By Jackie Boor
THE LAND PARK NEWS – May 10, 2007
When Bill and Eva Rutland moved from Dayton, Ohio to Sacramento in 1953, he was a rising civilian logistics officer with the Air Force and she, a Spelman College graduate, was a devoted mother to their four young children. Eva, now 90, remembers thinking: “Sacramento California – how green, how clean, how wonderful!”
Their hopes and dreams were the same as Mr. Rutland’s white counterparts. They wanted to live in a safe neighborhood with good schools and in a spacious new home with room for their children to play. That dream was not easily realized.
In 1953, the dirt lot on 35th Avenue in South Land Park where they would eventually build their home was restricted with “racial covenants” forbidding people of color from living in the area. It was a troubled time, but the Rutland’s were not alone in their quiet determination to test the boundaries of racism. A white co-worker of Bill’s agreed to first purchase the lot and then resell to the Rutland’s to build the home Eva, now a dedicated grandmother, lives in to this day.
“He got a lot of grief for doing that,” stated Eva’s daughter Ginger Rutland, “But people of good will and of all colors were our neighbors and friends.”
Recently, Eva was joined by her four adult children, several grandchildren and around 100 friends and admirers at Time-Tested Books in Midtown Sacramento to celebrate the re-release of her 1964 memoir “The Trouble With Being a Mama.” The reprint is titled “When We Were Colored: A Mother’s Memoir” (IWP, $12.95, 152 pages).
Living in the mostly white neighborhood in pre-civil rights Sacramento, she found herself wanting to find a way to enlighten and generate mutual understanding – especially with other mothers. That desire, along with an intact funny-bone, became her driving motivation for writing the collection of both profound and poignant accounts of family life at the Rutland house.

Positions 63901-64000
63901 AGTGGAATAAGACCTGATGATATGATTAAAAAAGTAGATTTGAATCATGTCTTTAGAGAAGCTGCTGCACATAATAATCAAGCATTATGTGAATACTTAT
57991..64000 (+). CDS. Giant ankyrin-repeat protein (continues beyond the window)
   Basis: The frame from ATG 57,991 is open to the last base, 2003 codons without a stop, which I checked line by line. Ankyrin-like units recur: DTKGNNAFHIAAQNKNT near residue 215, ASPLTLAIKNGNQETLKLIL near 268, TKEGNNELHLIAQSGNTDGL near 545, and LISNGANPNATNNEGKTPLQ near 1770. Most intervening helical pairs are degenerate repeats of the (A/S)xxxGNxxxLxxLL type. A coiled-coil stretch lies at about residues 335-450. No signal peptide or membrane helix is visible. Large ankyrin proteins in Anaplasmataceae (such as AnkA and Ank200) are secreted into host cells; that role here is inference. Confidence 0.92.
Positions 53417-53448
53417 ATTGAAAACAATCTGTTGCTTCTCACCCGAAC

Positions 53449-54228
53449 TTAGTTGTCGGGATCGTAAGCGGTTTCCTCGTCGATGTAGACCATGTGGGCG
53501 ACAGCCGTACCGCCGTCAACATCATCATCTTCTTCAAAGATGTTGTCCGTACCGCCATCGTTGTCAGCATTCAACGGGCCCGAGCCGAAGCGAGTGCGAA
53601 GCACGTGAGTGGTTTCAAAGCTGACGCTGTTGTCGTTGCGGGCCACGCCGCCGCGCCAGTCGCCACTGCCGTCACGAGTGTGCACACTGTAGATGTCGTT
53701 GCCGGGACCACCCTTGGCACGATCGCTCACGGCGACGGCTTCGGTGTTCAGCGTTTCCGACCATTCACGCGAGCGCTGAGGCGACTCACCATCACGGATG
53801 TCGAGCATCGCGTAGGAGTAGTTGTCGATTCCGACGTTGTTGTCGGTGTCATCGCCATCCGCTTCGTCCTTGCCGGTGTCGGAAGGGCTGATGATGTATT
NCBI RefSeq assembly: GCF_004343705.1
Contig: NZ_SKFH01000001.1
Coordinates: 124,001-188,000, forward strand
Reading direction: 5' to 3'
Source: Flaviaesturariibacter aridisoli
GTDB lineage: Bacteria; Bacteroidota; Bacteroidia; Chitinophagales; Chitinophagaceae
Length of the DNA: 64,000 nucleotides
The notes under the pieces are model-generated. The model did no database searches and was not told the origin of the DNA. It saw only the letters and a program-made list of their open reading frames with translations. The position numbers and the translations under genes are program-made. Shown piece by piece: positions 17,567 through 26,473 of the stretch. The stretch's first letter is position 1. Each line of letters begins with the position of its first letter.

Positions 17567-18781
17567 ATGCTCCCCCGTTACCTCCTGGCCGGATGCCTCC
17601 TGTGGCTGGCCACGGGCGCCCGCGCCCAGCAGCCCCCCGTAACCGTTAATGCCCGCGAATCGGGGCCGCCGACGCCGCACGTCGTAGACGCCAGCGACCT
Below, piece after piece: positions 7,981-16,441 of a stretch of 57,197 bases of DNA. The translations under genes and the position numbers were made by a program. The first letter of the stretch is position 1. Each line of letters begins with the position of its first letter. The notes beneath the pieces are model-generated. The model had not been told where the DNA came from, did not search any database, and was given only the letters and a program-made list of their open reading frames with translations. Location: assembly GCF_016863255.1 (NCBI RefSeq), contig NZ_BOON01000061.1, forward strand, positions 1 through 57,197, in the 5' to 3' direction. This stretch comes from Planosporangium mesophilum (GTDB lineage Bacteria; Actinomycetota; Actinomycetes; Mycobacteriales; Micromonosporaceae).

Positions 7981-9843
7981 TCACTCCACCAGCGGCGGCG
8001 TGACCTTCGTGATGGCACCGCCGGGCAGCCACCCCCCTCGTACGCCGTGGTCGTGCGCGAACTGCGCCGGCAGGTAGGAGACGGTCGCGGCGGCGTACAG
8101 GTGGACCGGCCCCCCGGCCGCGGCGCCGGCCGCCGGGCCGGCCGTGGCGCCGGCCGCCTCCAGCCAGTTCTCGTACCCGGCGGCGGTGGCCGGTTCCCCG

Of course, Eva’s challenge as a mother was intensified by having to guide her children through the hazards and trials of prejudice and integration. Mostly, she taught her children to not return hate with hate, and to be patient and tolerant in allowing others to find their way to common ground.
In “When We Were Colored,” Eva writes, “My black children were just like their white children, filled with all the talent, hope, beauty, and insecurities of childhood, just a precious and just as fragile.” While the world has most certainly changed in the last 50 years, she maintains mothers and fathers still want to “raise healthy, happy, and productive children.”
Today, Eva could not be more proud of her four children, all of whom are accomplished professionals and prominent in their fields. Of course, they are extremely proud of their mother as well.
The granddaughter of a former slave, Eva was first published in 1951 in Redbook Magazine. In 1980, Eva wrote the first of more than twenty Harlequin romance novels. In 2000, she published “No Crystal Stair,” a full-length novel based on her own extraordinary history. Before his death in 2005, Bill, her husband of 63 years, was always close by for editorial comment – some of which Eva took gracefully and some of which she waved off in an instant.
For all the hardships, including enduring a botched surgery that paralyzed her vocal cords and losing her sight to retinitis pigmentosa 40 years ago, Eva remains an unfailing and courageous optimist. Known for her quick wit and generous heart, she is now hard at work writing, “The Trouble with Being a Grandma.” Apparently, there’s more Eva would like us to understand.